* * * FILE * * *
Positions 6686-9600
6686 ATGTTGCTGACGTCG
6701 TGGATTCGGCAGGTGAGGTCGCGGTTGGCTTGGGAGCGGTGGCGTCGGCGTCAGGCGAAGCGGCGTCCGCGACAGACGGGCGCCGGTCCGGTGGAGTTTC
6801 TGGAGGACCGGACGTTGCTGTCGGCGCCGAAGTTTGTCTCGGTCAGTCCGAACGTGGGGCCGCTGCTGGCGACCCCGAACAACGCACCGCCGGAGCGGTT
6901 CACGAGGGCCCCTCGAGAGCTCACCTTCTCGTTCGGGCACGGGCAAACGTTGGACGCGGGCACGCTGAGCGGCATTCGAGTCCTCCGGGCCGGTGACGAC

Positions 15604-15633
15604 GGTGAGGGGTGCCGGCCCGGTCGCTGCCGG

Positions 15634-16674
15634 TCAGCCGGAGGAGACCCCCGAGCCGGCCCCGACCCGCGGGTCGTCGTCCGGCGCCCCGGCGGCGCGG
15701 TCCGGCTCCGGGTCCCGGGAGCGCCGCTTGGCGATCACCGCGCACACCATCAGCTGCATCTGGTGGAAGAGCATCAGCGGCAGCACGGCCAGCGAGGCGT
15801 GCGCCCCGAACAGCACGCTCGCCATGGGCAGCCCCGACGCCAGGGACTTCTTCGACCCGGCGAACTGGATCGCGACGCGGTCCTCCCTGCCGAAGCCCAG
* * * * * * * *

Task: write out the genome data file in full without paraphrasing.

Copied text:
Positions 6686-9600
6686 ATGTTGCTGACGTCG
6701 TGGATTCGGCAGGTGAGGTCGCGGTTGGCTTGGGAGCGGTGGCGTCGGCGTCAGGCGAAGCGGCGTCCGCGACAGACGGGCGCCGGTCCGGTGGAGTTTC
6801 TGGAGGACCGGACGTTGCTGTCGGCGCCGAAGTTTGTCTCGGTCAGTCCGAACGTGGGGCCGCTGCTGGCGACCCCGAACAACGCACCGCCGGAGCGGTT
6901 CACGAGGGCCCCTCGAGAGCTCACCTTCTCGTTCGGGCACGGGCAAACGTTGGACGCGGGCACGCTGAGCGGCATTCGAGTCCTCCGGGCCGGTGACGAC

Positions 15604-15633
15604 GGTGAGGGGTGCCGGCCCGGTCGCTGCCGG

Positions 15634-16674
15634 TCAGCCGGAGGAGACCCCCGAGCCGGCCCCGACCCGCGGGTCGTCGTCCGGCGCCCCGGCGGCGCGG
15701 TCCGGCTCCGGGTCCCGGGAGCGCCGCTTGGCGATCACCGCGCACACCATCAGCTGCATCTGGTGGAAGAGCATCAGCGGCAGCACGGCCAGCGAGGCGT
15801 GCGCCCCGAACAGCACGCTCGCCATGGGCAGCCCCGACGCCAGGGACTTCTTCGACCCGGCGAACTGGATCGCGACGCGGTCCTCCCTGCCGAAGCCCAG